What are the downsides of being a CEO?

Work/life balance.

Can you share the most interesting story that happened to you since you began leading your company?

As any entrepreneur can relate, my entire path was a learning process, but I’d say the most interesting story relates back to my early days of finances in my business. When we went through our first venture, a few years after founding EAG Services, we reached a point where the funds weren’t adding up. It was at this point that we realized our controller wasn’t paying our bills, and we had to figure out how to not only correct the mistake but also learn how to manage with low cash flow. It took about a year to come out of this mistake.

All in all, I wouldn’t change our path because it was something we had to go through and experience. It’s essential to learn about cash flow and how critical it is to manage cash flow when building capital. The next time we had a downturn in cash flow, I was prepared, and we had learned from that first time what we had to do.

Can you share a story about the funniest mistake you made when you were first starting? Can you tell us what lesson you learned from that?

As an entrepreneur always on-the-go, with a very determined mindset, something amusing happened to me when I did everything in my power to attend a meeting in a different city.

I was already traveling from a meeting when I realized I had to re-route my travel itinerary if I wanted to make the upcoming meeting in a different city. The only way for me to get there in the appropriate time frame was to fly straight to that city, Denver. I re-routed my flights, changed my schedule, but my luggage, however, was a different story. My luggage somehow found its way to Mexico City instead of Denver.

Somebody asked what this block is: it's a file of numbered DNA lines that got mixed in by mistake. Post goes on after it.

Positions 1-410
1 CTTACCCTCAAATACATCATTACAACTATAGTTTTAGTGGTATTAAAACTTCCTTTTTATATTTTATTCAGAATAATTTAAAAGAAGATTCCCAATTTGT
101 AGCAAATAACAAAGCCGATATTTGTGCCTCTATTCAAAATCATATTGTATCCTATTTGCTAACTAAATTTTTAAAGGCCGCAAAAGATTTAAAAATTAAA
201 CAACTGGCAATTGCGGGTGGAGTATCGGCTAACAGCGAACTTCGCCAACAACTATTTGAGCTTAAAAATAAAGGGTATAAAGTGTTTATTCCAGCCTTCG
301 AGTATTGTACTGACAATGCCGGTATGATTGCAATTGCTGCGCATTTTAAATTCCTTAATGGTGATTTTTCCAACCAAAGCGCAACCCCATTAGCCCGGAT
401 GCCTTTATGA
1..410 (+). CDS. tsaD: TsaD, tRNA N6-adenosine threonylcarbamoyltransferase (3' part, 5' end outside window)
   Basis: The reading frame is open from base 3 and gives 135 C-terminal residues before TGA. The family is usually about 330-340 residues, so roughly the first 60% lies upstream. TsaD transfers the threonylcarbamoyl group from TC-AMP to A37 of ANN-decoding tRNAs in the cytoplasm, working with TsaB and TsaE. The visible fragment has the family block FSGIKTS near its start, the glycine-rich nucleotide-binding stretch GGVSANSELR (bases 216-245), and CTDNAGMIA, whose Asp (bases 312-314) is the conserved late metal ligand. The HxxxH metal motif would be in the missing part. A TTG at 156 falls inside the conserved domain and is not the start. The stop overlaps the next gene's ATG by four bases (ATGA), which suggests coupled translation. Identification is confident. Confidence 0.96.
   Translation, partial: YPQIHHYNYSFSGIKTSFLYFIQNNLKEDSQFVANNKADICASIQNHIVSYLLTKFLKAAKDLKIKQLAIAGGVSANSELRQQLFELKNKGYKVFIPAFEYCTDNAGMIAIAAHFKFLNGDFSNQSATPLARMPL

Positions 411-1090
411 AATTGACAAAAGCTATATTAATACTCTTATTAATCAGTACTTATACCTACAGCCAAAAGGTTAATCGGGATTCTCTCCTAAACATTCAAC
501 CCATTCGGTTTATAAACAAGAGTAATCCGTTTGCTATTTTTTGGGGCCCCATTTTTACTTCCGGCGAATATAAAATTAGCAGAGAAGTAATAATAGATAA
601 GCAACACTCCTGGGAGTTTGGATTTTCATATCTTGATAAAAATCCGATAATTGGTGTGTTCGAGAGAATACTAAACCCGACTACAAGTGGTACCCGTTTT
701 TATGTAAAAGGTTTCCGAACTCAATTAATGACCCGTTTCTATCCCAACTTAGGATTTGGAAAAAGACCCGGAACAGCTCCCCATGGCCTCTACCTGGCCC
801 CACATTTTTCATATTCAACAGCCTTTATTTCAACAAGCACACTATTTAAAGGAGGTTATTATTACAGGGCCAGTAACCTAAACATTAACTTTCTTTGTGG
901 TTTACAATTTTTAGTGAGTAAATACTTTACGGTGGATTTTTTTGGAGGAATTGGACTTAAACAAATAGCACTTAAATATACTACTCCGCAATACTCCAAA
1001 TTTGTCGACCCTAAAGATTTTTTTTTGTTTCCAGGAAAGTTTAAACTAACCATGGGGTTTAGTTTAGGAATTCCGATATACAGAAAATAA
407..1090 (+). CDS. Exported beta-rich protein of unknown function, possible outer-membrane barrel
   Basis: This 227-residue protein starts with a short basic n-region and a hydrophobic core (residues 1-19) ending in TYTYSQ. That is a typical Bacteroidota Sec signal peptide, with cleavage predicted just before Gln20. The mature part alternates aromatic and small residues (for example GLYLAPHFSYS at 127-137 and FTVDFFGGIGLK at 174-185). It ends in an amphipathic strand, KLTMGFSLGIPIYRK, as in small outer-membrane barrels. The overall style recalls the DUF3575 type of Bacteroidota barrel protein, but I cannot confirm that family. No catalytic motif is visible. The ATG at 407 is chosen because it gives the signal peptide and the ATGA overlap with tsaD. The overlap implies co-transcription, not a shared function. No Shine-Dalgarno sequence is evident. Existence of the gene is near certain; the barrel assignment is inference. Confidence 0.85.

I learned that sometimes it’s ok to slow down and reschedule a meeting because it’s probably not best for you to push yourself. In the end, I had to push the meeting by a few hours because I had to purchase a whole new wardrobe.

Certainly, not everyone is cut out to be a CEO, what specific traits increase the likelihood that a person will be a successful CEO and what type of person should avoid aspiring to be a CEO?

Successful leaders develop and support successful teams. First of all, build the right team. Hiring a great resume may get you skills, but is that person going to fit into your team? Eliminate those individuals who erode rather than enhance team spirit. My daily goal is to help my team thrive. Create an environment where your team feels safe but push their boundaries. If you have a talented team, push them to do things that are new with the caveat that they will make mistakes. The right team members will HATE making mistakes, but the outcome should be a constructive learning experience. That’s not to say that you won’t get angry periodically, but that is what the gym is for… to work off your emotions which are usually irrelevant. Your team will never grow if they cannot make those mistakes and learn. Remind them that it’s ok to make mistakes, but to be successful, they have to get back up again the next day and strive to learn. And, of course to make new mistakes in the future. That’s part of growth. It’s essential for members of your team to feel as if they’re a part of an experience, not just an employee. My goal is not for everyone at EAG to stay forever, but when they leave, they should be significantly more knowledgeable and accomplished than when they arrived. Lastly, really listen to people when they’re bringing ideas to the table and let people do the job they were designed to do. Explore people’s ‘zones of genius’ and leverage that in the decisions you make. You can’t know everything or do everything better than everyone else, nor should you. You are their fearless leader (or pretend to be). Give them the strength and encouragement to become the best in their field.